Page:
Cognitive and Emotional Development of Young People

Janssen-Cilag funds preliminary study

The current view of schizophrenia is as a dysfunction in neural connectivity which may be evident in childhood but only gives rise to recognisable symptoms in adolescence. In order to identify this process it is essential to understand the basis of normal neurocognitive and emotional development.

Janssen-Cilag, a major long-term supporter of the Institute, has provided $75,000 funding to initiate a feasibility study as a prelude to a large scale longitudinal survey of development from late childhood to adolescence.

Signs in childhood that neuronal connectivity may not be developing as it should (neurodevelopmental dysmaturation) appear to be precursors of a number of neuropsychiatric illnesses and behavioural disturbances which have their onset in adolescence.

These signs need to be distinguished from normal development of attention motor control, perception, memory and emotion regulation. The course of development of these functions needs to be tracked over time as a basis for identifying deviations from a normal developmental trajectory.

The Janssen-Cilag funding will enable a pilot study to test measurement tools, identify the range of normal functioning, determine the feasibility of selection processes and prepare grant
applications for further stages.

Depending on the award of further funding, the study proposes to screen a large number of primary school children across the spectrum of neurodevelopmental functioning. The larger study is intended to follow these children for a number of years and measure relevant health outcomes.

If the study is successful it could provide the necessary knowledge to enable the population based screening of risk factors for a number of neuropsychiatric disorders, including schizophrenia. Thus the proposed study could constitute a potentially important step towards schizophrenia prevention.

$3.8 Million for Schizophrenia Research


Premier Morris Iemma and the Macquarie Bank Foundation launch a powerful new partnership

What’s in the box? Premier Iemma and Verity Firth, Minister for Science & Medical Research, are put to work in the new lab by Prof. Cyndi Shannon Weickert.

Speaking at the official launch of the Schizophrenia Research Laboratory on 8 October, Premier Morris Iemma announced a major new investment in NSW schizophrenia research:

- NSW Government funding of $2.45 million over five years to the Institute and the University of NSW to establish a Schizophrenia Evidence Library, and a new Chair in Schizophrenia
Epidemiology and Population Health.

- A Macquarie Bank Foundation grant of $1.375 million over five years to the Institute to establish Prof. Cyndi Shannon Weickert as the Macquarie Bank Foundation Chair of Schizophrenia Research.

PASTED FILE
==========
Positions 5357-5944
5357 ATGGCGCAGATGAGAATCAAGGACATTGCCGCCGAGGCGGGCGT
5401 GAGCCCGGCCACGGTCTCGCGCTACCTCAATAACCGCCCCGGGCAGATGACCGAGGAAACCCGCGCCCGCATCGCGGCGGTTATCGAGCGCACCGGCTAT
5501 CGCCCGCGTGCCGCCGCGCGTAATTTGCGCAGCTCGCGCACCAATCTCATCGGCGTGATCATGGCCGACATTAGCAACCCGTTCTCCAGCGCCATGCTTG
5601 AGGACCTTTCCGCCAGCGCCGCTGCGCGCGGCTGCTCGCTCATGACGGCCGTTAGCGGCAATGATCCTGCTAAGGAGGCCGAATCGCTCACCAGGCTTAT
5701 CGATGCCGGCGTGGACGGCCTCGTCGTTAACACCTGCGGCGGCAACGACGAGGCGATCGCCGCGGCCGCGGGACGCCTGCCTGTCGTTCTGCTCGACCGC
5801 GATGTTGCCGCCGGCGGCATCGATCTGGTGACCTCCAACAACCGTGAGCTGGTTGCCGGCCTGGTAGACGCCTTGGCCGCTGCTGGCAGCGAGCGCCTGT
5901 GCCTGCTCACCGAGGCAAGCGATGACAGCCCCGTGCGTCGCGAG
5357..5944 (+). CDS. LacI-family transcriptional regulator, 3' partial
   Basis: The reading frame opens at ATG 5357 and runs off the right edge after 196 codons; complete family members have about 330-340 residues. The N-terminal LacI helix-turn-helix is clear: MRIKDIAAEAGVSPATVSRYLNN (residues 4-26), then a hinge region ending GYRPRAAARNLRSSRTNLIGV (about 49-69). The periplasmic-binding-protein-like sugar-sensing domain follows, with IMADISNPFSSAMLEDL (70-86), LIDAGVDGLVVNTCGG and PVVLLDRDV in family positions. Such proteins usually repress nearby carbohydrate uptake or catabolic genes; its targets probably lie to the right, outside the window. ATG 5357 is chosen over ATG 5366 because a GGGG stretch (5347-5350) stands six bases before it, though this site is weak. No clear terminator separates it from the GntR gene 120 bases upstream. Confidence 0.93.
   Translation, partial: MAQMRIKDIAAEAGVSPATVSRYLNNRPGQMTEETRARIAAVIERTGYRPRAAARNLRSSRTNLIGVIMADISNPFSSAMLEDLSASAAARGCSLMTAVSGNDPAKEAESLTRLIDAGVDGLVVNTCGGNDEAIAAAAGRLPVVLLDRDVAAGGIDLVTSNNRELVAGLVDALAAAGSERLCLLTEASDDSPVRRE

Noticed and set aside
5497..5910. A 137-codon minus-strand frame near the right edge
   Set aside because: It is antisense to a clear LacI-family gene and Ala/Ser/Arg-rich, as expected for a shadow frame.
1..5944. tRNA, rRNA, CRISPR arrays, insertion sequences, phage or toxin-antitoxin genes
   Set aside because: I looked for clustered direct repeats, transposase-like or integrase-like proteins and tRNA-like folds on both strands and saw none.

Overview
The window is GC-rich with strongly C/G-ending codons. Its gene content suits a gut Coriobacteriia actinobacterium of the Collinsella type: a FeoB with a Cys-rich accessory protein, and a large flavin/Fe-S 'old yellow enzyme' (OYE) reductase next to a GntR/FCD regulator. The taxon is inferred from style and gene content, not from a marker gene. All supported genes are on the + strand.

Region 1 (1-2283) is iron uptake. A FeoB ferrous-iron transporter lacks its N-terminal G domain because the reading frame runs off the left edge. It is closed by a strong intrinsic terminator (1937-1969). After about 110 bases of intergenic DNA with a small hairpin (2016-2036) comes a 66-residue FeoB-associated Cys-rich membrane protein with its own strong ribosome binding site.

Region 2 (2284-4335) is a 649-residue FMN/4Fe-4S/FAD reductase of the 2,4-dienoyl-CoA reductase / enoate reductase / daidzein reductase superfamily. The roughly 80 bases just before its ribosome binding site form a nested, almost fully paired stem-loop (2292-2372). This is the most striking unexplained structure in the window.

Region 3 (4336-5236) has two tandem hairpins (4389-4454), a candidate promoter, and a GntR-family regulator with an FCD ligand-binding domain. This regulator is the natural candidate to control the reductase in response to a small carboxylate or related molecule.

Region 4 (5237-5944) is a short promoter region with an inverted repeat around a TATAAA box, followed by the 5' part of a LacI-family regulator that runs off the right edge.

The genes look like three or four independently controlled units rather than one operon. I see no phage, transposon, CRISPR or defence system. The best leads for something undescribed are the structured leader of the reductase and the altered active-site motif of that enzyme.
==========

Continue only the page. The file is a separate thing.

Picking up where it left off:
Welcoming the new funding, Institute CEO Prof. Vaughan Carr commented that schizophrenia alone costs the Australian community $2.62 billion and the Government $1.70 billion annually.
The cost in emotional distress to Australian families is incalculable.

The new initiatives announced by Premier Iemma and Julie White, Head of the Macquarie Bank Foundation, recognise that these burdens can only be reduced by discovering new means
of treatment and prevention through research. That is why this powerful new partnership has been established between NSW Health, the Schizophrenia Research Institute, Prince of Wales Medical Research Institute, University of New South Wales and the Macquarie Bank Foundation, said Prof. Carr.

Macquarie Group Foundation

Julie White of the Macquarie Bank Foundation with Prof. Cyndi Shannon Weickert and Institute CEO Prof.Vaughan Carr.

Julie White said the establishment of the Macquarie Bank Foundation Chair of Schizophrenia Research positioned Australia to take a leading role in the international schizophrenia research
effort. She said it was particularly encouraging that the position had attracted someone of Prof. Cyndi Shannon Weickert’s calibre and international standing. The partnership represents the Macquarie Bank Foundation’s largest commitment to schizophrenia research to date. Mrs White said the Foundation’s ties to the Schizophrenia Research Institute were further evidenced by the fact that Macquarie’s Financial Services Group Head, Peter Maher, served as its Chairman.

Evidence Library and new Chair

The Schizophrenia Evidence Library will be a resource comprising relevant research findings gathered from a variety of sources and stored in a searchable database to serve as a resource to scientists, clinicians, government, consumer and carer groups, and the general public.

The linked new Chair in Schizophrenia Research Epidemiology and Population Health will specialise in the study of environmental and social influences on schizophrenia that could